How many spiders does it take to creep you out? 10? 100? How many spiders make an “extreme spider situation”?
The Baltimore Wastewater Treatment Plant put out a call for “extreme spider” help in 2009, when a giant spiderweb covered almost 4 acres of their facility. Scientists eventually estimated over 107 million spiders were living in the structure, with densities of 35,176 spiders per m³ in spots.
Greene, A et al. (2010). An Immense Concentration of Orb-Weaving Spiders With Communal Webbing in a Man-Made Structural Habitat (Arachnida: Araneae: Tetragnathidae, Araneidae). American Entomologist, 56 (3), 146-156.
The “immense” in their title doesn’t really begin to cover it. From the paper:
“We were unprepared for the sheer scale of the spider population and the extraordinary masses of both three dimensional and sheet-like webbing that blanketed much of the facility’s cavernous interior. Far greater in magnitude than any previously recorded aggregation of orb-weavers, the visual impact of the spectacle was was nothing less than astonishing.
In places where the plant workers had swept aside the webbing to access equipment, the silk lay piled on the floor in rope-like clumps as thick as a fire hose.”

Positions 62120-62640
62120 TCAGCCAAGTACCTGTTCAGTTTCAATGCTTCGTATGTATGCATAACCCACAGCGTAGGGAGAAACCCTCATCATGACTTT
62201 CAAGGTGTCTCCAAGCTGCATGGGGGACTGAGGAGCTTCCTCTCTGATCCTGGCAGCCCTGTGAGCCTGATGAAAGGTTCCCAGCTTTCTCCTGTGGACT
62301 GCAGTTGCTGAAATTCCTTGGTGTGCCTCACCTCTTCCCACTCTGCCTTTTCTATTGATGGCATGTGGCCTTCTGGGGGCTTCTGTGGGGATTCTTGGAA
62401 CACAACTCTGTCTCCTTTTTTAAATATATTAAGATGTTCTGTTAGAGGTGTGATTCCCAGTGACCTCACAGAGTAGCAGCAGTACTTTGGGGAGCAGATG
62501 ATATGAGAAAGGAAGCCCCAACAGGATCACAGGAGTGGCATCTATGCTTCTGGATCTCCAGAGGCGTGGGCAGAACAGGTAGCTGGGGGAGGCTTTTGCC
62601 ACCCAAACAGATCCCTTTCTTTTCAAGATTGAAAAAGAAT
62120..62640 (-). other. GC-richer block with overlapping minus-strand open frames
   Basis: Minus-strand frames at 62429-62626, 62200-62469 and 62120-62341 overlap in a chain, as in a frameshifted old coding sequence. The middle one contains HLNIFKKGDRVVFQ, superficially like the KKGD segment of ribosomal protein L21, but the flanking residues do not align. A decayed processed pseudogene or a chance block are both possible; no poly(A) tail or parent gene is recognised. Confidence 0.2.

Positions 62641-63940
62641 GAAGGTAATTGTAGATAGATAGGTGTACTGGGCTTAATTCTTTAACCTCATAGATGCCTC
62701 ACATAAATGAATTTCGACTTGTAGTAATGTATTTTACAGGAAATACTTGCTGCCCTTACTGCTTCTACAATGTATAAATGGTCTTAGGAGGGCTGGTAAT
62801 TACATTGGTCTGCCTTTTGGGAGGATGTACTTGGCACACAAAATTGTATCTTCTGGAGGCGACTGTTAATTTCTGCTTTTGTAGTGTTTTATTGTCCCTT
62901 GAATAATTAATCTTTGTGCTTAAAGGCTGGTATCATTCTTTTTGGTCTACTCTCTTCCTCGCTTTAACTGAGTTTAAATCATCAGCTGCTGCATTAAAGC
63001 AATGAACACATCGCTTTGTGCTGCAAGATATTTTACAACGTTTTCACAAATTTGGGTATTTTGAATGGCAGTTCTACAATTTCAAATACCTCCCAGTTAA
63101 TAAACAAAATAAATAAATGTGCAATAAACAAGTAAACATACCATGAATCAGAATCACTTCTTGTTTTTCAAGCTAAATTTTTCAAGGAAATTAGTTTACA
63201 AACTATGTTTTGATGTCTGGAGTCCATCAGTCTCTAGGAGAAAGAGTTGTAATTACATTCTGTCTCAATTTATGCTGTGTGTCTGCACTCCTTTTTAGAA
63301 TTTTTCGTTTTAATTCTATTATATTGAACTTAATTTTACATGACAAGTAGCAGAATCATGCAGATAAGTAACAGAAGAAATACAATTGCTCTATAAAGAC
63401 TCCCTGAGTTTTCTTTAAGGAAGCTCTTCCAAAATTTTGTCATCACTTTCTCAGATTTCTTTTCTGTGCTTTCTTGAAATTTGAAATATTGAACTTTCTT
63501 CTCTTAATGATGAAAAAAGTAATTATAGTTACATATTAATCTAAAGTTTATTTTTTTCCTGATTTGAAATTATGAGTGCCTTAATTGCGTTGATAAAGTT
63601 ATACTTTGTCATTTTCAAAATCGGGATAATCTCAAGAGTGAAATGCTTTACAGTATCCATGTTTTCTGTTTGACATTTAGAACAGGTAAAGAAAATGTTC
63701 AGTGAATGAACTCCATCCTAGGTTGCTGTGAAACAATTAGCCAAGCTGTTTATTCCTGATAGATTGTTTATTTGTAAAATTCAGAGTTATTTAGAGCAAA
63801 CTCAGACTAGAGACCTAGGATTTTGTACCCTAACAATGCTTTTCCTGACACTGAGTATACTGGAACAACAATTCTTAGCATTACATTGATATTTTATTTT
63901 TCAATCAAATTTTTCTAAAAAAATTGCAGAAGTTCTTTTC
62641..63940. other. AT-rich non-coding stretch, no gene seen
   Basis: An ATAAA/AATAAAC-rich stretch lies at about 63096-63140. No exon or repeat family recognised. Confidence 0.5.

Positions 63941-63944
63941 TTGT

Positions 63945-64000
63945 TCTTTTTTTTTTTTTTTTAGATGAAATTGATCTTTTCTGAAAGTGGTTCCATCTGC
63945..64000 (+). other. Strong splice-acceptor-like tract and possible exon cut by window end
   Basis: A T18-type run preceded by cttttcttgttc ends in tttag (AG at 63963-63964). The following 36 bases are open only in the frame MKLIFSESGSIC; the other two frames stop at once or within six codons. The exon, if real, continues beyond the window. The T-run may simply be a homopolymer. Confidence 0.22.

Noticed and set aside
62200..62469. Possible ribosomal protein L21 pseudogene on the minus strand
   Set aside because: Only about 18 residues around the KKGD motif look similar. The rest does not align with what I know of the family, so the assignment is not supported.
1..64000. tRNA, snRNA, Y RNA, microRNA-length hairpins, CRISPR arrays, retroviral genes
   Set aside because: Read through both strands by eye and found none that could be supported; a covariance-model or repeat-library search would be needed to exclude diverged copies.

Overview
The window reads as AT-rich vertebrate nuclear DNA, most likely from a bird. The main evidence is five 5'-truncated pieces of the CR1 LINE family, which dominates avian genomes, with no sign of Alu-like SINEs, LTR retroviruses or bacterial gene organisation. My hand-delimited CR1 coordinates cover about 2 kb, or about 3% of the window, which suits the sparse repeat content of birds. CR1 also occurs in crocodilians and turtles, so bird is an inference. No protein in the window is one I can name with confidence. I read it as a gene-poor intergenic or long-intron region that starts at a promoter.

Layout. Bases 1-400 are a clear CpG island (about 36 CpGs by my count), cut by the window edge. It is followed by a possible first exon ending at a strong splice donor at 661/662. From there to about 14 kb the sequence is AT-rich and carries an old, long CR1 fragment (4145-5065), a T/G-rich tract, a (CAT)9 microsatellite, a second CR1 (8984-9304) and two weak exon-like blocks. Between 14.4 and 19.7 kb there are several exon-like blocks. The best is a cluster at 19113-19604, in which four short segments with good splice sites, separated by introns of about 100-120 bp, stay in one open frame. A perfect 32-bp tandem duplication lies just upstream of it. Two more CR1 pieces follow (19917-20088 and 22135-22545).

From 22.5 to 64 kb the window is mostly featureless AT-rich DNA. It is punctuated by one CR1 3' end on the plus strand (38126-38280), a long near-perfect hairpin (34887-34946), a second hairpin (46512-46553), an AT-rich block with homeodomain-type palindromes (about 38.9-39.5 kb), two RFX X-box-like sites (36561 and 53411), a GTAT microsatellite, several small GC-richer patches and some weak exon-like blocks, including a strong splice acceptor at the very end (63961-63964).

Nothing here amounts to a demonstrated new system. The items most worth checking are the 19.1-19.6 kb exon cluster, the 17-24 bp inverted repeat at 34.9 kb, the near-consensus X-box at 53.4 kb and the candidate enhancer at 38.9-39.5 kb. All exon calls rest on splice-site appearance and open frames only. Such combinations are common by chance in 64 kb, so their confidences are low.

Remember, that paragraph was written by 5 mid-career professional entomologists and arachnologists. If they were a bit startled by the size of the web….it was a big freakin’ web.
In some areas of the plant over 95% of space was filled with spider web. The webbing was so dense that it pulled 8-foot long fluorescent light fixtures out of place.
Continue reading at Wired.
Scared of spiders? Look away now! Terrifying photos reveal FOUR-ACRE web teeming with 107 MILLION arachnids
- The web was discovered at the Baltimore Wastewater Treatment Plant
- It covered four acres and was said to have 107 million spiders living in it
- This was the equivalent to 35,176 spiders per cubic square metre of space
- Web was made by a species of orb-weavers known as Tetragnathidae
- Researchers predicted that 95% of the plant was covered in webbing
Read more at The Daily Mail.